Why do churches decline?

Tony Morgan had a great article about his conversation with a denominational leader who presented the five most common attributes of declining churches last week.  I found it interesting and challenging at the same time.

Lack of mission and vision clarity: This seems a little obvious, but without a defined mission, you don’t have something to fall back on to remind you why you do what you’re doing.  Any time the mission is unclear, the church’s efforts are scattered and undefined because there’s no central purpose to tie each activity to.   The vision of the church is the direction that the church is headed.  What will it look like in 5 years, 10 years, 50 years?  What will it have accomplished?  Again, this (along with the mission) is the best tool to help define a success in ministry.

Failure to define a concise strategy to help newcomers become fully-devoted followers of Christ: How does your church disciple believers?  Are we developing disciples who make disciples who make disciples?  How?  It will not happen without a strategy in place.

Complex structure: Rick Warren once wrote that, “You can either structure the church for growth or for control, but not for both.”  Too often, the bottleneck of a church’s growth is the level that the pastor is willing to release the ministry.  Committees who run committees who vote on committees full of people who don’t serve ANYWHERE in the church will KILL the church.  One of my greatest frustrations are churches that choose traditional denominational structures rather than Biblical structures.  It’s amazing how God’s Word is always the answer!

Inward-focused with little connection to the surrounding community: Is the church supposed to be a bomb-shelter to protect God’s people from the outside world, or is it designed to impact its community?  Does our community see our church as the people God reaching out and making positive contributions to our community, or are we seen as another church that “feeds off” of the community.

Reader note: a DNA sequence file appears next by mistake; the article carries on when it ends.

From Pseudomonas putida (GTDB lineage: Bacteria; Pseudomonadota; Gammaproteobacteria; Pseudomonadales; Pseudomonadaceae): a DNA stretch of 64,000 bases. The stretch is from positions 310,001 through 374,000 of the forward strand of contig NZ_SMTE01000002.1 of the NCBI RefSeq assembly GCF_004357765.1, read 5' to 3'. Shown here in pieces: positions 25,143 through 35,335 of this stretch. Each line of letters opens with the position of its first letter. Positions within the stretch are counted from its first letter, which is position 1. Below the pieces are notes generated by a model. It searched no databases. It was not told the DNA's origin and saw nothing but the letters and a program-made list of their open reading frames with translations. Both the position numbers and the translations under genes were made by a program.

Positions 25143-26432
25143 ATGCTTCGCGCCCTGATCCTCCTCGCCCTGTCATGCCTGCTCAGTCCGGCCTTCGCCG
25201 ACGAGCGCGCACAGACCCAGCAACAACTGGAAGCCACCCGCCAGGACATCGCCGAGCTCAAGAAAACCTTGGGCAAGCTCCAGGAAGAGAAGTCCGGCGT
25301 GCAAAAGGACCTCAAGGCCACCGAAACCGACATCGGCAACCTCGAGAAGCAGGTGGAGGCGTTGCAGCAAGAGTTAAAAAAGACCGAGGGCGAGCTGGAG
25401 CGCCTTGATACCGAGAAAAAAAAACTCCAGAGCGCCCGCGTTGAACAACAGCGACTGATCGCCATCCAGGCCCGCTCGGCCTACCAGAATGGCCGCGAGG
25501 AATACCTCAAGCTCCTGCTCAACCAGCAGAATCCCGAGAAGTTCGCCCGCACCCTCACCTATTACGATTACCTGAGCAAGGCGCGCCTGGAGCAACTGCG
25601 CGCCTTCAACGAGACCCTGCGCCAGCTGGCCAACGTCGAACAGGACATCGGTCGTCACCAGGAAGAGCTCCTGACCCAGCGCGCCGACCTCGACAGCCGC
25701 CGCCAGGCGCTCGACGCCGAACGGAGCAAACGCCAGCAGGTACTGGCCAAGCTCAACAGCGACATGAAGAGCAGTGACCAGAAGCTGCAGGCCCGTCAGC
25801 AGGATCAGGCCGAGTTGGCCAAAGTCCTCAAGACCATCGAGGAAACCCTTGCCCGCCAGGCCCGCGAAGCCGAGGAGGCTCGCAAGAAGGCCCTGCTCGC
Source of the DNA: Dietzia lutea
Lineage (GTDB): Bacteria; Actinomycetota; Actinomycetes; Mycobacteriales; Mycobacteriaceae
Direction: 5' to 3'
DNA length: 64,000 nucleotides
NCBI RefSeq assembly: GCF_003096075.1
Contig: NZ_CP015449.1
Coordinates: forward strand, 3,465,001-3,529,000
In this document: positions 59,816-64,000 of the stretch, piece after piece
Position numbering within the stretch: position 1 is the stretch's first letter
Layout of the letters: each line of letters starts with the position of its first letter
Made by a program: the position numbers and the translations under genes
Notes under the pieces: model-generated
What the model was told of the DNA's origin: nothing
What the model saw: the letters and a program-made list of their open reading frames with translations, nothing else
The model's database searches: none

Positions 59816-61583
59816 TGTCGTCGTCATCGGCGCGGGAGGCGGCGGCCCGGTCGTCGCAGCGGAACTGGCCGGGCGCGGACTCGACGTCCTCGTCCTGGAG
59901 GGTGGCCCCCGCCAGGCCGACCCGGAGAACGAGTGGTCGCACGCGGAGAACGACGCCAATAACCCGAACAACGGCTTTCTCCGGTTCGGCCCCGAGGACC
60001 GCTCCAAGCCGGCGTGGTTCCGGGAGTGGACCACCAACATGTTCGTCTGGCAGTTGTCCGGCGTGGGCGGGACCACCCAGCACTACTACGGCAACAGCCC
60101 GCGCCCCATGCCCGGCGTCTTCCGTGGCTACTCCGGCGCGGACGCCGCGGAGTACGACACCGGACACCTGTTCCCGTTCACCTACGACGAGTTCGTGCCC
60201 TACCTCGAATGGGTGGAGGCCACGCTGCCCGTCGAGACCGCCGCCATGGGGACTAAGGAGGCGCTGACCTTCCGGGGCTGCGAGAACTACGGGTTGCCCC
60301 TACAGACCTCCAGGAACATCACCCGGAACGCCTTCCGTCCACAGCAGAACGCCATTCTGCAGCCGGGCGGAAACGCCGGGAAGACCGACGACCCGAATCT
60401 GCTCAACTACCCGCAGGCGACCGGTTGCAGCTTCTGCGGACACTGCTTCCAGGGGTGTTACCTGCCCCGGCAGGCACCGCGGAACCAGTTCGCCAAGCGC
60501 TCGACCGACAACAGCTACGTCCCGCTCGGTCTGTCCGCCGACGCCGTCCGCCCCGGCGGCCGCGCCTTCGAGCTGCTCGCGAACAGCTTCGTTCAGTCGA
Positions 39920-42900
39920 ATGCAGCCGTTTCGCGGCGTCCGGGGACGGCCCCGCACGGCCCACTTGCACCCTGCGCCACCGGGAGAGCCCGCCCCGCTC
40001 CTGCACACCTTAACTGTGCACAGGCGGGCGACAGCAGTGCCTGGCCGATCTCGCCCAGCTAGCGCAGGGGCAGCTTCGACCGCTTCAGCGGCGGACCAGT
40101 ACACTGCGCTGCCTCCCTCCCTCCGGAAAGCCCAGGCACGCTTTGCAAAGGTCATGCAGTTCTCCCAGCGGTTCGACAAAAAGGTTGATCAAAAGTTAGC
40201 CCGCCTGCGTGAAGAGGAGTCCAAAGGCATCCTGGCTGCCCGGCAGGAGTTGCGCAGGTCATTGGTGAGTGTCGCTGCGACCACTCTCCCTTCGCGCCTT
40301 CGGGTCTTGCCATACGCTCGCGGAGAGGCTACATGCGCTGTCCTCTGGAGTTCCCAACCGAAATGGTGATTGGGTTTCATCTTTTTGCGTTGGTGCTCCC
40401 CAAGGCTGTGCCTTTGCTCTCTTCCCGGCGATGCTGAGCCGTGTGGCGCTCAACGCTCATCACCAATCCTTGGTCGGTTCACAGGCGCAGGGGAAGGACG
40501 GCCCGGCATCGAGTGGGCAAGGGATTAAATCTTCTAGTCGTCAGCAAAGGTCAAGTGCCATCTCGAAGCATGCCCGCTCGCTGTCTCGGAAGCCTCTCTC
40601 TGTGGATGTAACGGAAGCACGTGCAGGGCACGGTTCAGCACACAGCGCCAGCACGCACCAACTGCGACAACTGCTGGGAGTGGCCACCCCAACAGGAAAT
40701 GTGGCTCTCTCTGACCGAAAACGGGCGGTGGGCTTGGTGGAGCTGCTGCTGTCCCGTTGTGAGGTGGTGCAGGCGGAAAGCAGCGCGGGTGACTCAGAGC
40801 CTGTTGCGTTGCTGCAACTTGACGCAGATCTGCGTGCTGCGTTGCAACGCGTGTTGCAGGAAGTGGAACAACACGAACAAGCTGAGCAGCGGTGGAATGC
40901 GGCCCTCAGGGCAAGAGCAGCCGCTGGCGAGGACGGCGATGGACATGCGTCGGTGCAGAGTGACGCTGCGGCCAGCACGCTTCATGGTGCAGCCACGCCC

Weak leadership especially in the senior pastor role: Ouch.  Every lead pastor should ignore the natural inclination to gloss right over this point and let that challenge us.  Weak leadership.  That’s the area of personal development that I’m spending extended time in during this season.  What about you, lead pastor?  Are you growing in leadership?

Now, can this list be exhaustive?  By no means.

And we can’t deny that it is Jesus who closes the doors of many churches who have lost the mission to which they were called and denied the One who called them.

But can we really justify NOT at least exploring these 5 areas?

2 Comments

  1. These four reasons hit home for me. They may or may not for you…

    1) I have to agree on this one:
    >>>Complex structure: Rick Warren once wrote that, “You can either structure the church for growth or for control, but not for both.” Too often, the bottleneck of a church’s growth is the level that the pastor is willing to release the ministry. Committees who run committees who vote on committees full of people who don’t serve ANYWHERE in the church will KILL the church. One of my greatest frustrations are churches that choose traditional denominational structures rather than Biblical structures. It’s amazing how God’s Word is always the answer!

    2) Not equiping, not equiping, not equiping. (and translating equiping as being 100% about head knowledge)

    3) Picking and choosing bible verses. (Also if we’re fundamentalists–we’re selective fundamentalists.)

    4) Also not looking enough to Acts 2. Period.

    1. Great thoughts!

      How much more effective could our churches be if we would take the Bible seriously – not only as hearers of the Word, but doers as well?

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